Surely among the most loveable of all Dr. Seuss's creations, Horton the Elephant represents kindness, trustworthiness and perseverance--all wrapped up, thank goodness, in a comical and even absurd package. Horton hears a cry for help from a speck of dust, and spends much of the book trying to protect the infinitesimal creatures who live on it from the derision and trickery of other animals, who think their elephant friend has gone quite nutty. But worse is in store: an eagle carries away the clover in which Horton has placed the life-bearing speck, and "let that small clover drop somewhere inside / of a great patch of clovers a hundred miles wide!"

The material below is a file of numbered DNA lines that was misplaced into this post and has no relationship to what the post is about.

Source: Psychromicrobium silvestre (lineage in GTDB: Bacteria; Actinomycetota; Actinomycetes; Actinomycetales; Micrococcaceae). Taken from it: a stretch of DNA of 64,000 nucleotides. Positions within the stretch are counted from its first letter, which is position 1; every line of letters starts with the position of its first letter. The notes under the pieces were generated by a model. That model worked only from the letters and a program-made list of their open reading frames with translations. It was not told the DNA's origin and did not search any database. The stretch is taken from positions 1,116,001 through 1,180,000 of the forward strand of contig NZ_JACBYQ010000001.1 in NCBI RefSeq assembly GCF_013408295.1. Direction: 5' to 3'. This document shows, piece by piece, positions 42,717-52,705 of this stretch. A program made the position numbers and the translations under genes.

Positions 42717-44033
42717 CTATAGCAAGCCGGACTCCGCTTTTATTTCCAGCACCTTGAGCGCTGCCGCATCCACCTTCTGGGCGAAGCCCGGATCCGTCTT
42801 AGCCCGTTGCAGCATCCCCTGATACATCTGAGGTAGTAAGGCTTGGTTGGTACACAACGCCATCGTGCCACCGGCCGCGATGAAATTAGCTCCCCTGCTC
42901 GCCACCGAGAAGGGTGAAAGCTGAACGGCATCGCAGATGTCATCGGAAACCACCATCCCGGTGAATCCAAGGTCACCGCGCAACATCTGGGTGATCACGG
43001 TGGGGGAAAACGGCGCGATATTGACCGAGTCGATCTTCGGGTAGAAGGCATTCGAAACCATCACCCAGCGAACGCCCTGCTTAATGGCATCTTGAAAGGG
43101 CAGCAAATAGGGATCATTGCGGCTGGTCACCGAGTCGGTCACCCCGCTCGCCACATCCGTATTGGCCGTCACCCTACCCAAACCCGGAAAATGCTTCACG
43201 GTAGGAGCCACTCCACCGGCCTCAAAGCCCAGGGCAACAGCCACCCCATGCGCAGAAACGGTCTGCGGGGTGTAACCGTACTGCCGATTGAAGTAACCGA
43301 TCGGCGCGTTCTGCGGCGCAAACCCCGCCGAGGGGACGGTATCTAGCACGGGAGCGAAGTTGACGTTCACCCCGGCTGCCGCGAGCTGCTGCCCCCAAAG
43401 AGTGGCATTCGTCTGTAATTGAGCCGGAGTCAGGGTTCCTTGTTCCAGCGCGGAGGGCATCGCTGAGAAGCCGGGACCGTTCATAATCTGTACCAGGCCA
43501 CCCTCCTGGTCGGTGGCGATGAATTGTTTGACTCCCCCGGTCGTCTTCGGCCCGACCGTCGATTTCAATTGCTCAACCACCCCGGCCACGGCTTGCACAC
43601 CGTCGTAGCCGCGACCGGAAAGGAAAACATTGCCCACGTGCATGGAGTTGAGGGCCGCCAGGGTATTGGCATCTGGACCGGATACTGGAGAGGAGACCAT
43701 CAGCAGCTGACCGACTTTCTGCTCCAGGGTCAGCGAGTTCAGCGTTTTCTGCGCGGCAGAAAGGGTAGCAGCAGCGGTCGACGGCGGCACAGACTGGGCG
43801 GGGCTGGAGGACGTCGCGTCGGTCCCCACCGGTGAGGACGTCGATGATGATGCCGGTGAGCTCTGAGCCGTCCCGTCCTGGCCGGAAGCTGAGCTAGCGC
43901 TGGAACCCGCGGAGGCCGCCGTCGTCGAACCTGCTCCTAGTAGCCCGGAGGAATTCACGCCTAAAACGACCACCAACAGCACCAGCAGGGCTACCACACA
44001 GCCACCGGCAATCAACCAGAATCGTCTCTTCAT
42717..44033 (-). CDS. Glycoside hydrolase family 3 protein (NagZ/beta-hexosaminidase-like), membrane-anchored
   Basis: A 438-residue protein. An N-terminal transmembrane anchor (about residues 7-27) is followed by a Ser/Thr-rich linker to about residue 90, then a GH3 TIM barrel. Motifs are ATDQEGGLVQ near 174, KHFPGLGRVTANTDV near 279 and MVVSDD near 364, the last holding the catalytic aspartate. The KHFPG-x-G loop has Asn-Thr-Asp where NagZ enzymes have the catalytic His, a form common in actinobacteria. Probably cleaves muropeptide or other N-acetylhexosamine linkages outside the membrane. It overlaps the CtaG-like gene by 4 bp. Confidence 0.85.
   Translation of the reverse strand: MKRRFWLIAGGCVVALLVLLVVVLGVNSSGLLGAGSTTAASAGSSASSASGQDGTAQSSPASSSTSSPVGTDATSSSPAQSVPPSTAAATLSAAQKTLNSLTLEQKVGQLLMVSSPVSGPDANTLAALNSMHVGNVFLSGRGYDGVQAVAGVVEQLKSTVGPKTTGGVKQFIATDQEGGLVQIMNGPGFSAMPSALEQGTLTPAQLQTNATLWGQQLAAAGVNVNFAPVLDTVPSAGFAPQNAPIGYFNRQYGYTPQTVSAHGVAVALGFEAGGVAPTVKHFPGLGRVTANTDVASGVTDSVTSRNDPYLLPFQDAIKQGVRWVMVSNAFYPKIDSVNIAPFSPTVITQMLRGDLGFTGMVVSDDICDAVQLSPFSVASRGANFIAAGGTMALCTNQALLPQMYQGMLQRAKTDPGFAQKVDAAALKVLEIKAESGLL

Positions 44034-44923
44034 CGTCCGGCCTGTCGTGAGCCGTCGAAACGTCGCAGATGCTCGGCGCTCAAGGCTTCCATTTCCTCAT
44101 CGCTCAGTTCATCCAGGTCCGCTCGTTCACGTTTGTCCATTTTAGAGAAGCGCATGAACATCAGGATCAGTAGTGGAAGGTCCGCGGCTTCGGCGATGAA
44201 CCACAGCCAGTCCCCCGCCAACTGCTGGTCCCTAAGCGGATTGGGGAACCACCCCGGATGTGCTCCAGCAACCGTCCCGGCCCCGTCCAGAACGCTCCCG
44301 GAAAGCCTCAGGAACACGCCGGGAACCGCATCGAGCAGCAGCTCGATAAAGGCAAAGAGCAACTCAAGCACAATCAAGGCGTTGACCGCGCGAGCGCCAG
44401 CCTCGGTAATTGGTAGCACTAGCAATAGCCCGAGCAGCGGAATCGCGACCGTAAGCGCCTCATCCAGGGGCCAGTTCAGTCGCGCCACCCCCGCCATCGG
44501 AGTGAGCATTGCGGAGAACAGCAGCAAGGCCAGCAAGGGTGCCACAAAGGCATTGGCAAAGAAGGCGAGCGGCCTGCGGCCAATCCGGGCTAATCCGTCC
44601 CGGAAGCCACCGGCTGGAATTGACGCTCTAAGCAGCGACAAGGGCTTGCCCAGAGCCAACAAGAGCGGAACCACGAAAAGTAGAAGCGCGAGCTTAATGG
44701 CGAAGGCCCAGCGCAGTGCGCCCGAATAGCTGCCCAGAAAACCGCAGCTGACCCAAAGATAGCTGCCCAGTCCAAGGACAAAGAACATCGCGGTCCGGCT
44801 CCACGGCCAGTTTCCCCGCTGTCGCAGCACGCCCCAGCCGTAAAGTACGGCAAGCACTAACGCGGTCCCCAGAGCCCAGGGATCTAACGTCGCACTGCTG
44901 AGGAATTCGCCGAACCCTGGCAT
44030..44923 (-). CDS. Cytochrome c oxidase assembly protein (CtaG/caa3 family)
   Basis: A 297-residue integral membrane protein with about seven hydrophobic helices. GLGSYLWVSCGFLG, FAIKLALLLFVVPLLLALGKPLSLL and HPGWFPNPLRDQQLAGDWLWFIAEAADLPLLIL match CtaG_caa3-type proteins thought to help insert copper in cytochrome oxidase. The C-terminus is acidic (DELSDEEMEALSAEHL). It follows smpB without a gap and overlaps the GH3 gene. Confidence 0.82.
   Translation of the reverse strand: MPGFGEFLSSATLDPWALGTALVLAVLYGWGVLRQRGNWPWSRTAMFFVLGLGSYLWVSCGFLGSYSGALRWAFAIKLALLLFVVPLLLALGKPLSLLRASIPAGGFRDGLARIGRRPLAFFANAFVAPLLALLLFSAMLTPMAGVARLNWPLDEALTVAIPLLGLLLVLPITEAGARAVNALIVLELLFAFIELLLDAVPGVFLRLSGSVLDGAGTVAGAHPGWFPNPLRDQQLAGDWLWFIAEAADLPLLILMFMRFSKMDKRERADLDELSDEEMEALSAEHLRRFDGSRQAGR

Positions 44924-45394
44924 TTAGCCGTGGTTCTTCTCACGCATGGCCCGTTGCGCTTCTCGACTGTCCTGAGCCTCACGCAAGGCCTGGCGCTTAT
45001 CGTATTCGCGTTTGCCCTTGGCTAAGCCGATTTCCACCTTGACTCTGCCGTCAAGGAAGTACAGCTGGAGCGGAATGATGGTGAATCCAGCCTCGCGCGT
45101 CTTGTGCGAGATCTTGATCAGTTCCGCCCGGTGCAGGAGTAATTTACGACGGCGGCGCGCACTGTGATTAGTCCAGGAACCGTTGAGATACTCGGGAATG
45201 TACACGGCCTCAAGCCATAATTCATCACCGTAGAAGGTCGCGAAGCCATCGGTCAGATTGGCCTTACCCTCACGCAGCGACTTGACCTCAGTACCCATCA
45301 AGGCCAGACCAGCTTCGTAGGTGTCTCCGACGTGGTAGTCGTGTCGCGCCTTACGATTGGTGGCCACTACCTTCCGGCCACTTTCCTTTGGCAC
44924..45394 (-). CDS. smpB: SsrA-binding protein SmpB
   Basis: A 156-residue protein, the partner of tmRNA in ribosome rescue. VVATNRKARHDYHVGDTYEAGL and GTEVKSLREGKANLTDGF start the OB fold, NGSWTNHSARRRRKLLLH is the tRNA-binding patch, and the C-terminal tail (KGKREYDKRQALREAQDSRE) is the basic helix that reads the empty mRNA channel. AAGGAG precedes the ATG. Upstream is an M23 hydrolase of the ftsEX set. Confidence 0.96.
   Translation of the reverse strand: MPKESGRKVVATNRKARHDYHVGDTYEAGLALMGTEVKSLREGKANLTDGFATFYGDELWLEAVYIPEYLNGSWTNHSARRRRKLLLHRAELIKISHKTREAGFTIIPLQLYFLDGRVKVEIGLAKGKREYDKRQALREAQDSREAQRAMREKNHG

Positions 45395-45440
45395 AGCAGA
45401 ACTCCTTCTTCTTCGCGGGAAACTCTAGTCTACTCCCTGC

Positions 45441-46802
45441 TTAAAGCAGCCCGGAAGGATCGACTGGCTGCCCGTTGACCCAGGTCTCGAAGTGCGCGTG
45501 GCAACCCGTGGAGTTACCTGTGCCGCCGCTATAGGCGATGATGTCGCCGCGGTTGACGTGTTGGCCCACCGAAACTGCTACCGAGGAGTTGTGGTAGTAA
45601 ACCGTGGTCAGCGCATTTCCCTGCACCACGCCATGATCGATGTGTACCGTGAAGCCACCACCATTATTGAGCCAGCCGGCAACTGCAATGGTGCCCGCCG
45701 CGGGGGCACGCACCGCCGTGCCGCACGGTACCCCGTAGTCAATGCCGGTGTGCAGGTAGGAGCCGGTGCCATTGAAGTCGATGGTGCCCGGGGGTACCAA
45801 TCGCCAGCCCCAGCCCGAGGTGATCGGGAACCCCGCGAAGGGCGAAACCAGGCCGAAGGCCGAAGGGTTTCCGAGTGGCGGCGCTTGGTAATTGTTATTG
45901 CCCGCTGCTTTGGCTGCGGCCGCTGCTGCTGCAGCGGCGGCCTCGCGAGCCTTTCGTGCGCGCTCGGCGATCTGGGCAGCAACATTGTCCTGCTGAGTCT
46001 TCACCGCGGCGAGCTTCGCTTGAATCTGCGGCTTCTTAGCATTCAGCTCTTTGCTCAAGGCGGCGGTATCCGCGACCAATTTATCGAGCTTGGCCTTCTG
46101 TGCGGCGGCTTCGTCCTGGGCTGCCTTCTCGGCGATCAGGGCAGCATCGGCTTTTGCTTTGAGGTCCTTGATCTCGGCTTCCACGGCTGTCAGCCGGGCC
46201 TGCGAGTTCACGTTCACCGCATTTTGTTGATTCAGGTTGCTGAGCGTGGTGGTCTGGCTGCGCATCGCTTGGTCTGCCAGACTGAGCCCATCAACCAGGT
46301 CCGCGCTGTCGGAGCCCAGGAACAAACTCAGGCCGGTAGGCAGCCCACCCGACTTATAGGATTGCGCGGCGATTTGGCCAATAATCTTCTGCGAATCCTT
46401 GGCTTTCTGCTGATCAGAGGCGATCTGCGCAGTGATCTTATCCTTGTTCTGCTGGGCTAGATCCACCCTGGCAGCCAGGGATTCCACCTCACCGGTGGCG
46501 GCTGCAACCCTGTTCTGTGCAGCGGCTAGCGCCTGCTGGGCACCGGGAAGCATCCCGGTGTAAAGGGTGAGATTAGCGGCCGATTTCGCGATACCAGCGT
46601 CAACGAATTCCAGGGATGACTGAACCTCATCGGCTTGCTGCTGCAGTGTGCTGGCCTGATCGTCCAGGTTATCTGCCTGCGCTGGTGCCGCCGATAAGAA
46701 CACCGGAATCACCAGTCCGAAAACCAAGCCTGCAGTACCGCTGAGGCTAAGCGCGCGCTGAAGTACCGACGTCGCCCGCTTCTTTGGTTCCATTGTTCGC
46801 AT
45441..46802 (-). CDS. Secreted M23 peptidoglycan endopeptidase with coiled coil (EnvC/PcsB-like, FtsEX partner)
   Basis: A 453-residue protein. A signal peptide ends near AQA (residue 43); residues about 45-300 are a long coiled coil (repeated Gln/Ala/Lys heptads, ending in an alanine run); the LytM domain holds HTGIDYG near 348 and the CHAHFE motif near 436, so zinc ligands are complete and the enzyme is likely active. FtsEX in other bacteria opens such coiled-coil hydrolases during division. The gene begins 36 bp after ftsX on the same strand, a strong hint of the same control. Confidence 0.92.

Horton wins in the end, after persuading the "Who's" to make as much noise as possible and prove their existence. This classic is not only fun, but a great way to introduce thoughtful children to essentially philosophical questions. How, after all, are we so sure there aren't invisible civilisations floating by on every mote? (Ages 4 to 8) --Richard Farr
"Dr Seuss ignites a child's imagination with his mischievous characters and zany verses."The Express